Students give MasterClass an average rating of 4.7 out of 5 stars.

With Penn & Teller, how could I go wrong? Thank you so much for excellent audio and video. Worth every penny. Oh, the magic was above and beyond too.

Penn and Teller are a wonderful pairing, I felt that I got insights that I was not expecting, like their ethos in magic.

I enjoyed the humor. I did like the ethical aspect of magic. Overall, I liked the simplicity and ease that was more engaging than from am book.

I loved it I learned the whispering Queen and other tricks!



I would love to see this act if it has been preformed since, would be cool to see the original idea, the discussion and evolution then the final product

A fellow student

Another way to do it? Depending on how simple it is...if he wanted to keep it as close as possible? Just....have the turban with a light on it. And then have a guy getting the messages in the PA system booth.

A fellow student

how do you do this FINAL NOTES: If you have the opportunity, as the duplicate card is being retrieved from the “impossible location” or while the audience is reacting to the trick, casually look through the deck, find the force card and sneak it out of the deck. Drop it into your lap or put it into your pocket. Then, if anyone wants to look through the deck, they will see that the selected card is not there, therefore the card found in the “impossible location” must be the same card.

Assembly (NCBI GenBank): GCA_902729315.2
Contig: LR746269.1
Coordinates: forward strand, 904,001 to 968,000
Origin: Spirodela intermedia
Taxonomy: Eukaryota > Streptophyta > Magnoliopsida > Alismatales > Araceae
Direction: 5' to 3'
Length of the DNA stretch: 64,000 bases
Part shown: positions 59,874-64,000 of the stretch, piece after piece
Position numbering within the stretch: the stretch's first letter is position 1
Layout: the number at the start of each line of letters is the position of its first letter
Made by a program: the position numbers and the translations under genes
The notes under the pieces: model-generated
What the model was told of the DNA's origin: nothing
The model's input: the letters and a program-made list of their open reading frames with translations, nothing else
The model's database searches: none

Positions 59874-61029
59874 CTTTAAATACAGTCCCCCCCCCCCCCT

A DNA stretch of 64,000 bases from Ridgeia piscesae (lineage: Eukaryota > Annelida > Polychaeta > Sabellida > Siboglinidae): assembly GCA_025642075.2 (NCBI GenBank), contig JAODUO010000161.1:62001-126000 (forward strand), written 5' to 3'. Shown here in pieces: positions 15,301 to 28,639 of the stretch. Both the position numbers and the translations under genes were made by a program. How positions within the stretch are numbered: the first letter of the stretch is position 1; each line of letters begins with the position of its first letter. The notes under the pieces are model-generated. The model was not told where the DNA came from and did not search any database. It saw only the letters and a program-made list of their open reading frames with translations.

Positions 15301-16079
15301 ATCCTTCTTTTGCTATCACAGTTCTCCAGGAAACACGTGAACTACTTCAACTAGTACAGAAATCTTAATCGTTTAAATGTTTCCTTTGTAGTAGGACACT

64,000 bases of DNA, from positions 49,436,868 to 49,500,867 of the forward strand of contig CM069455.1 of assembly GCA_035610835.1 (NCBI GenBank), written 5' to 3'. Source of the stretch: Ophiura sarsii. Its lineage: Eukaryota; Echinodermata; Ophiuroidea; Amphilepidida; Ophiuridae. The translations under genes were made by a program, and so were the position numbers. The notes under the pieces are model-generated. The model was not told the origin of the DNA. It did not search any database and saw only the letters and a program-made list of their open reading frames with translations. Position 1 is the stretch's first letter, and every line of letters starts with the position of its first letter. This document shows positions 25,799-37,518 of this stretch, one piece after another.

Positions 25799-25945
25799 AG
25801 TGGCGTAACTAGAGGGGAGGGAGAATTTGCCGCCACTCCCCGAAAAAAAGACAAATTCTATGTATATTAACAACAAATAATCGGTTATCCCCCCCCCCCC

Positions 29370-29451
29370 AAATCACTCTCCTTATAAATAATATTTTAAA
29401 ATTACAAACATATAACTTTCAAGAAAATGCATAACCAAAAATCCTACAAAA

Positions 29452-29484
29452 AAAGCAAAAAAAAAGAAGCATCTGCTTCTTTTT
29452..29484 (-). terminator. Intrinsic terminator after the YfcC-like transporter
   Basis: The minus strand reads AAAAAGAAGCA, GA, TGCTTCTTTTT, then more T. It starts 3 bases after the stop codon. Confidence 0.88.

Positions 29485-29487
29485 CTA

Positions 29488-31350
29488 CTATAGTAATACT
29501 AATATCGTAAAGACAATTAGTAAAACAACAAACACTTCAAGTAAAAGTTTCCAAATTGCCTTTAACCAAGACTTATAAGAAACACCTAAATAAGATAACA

These guys are a pleasure to listen to. So intelligent and focused, I never considered that there was a philosophical aspects of magic. Although this is a class about magic, there are great insights for all performers and non-performers as well. And I learned great, easy to perform magic tricks from some of the best in the biz! Thanks P & T.

Matt A.

And THIS is how much of our magic goes... Back to the drawing board, eh? I found this lesson slightly annoying - not because it wasn't good information but because I have been doing a mind-reading dog act for the last few years. But hey, a good idea is a good idea. That said, I've already solved the issues he's trying to solve here in this video. :) I don't use a real dog, mind you. Instead, it's just a stupid drawing that comes to life and interacts with me. Using some ventriloquism, I can then do exactly a 2 person mind-reading routine with my dog drawing and I have no issue with the electronics of that particular piece. But these are very good conversations about how to elevate a trick - and it also shows having a team of smart friends in the business can be SUPER beneficial.

Bryan I.

These lessons are really fantastic. I must say that I am a little disappointed in these 'mini' Masterclasses which seem to be more common as time goes on -- whatever happened to 20 hours of the master really giving deep insights into the most complex parts of their craft? But we get to see a glimpse of this when Penn and Teller improvise a better routine with this dog act. Very worthwhile.

Kevin W.

This may be a generational thing, but if I wrote something on a piece of paper and kept it, then someone read it, I would naturally assume that there was electronic trickery involved. I've grown up around technology and bluetooth and tablets (not to mention studying magic) so that makes the trick a little "too perfect" as Penn says. If that's the only way the trick could have been done, I'm going to naturally assume that's how it was done.

Stephen T.

this video caused me to exacerbate a preexisting injury with a hair dryer thanks a lot penn and teller

Nathan M.

This is a phenomenal session. The work they do to articulate what makes the effect entertaining, and cut away everything else that does not serve that, is -- well -- a master class...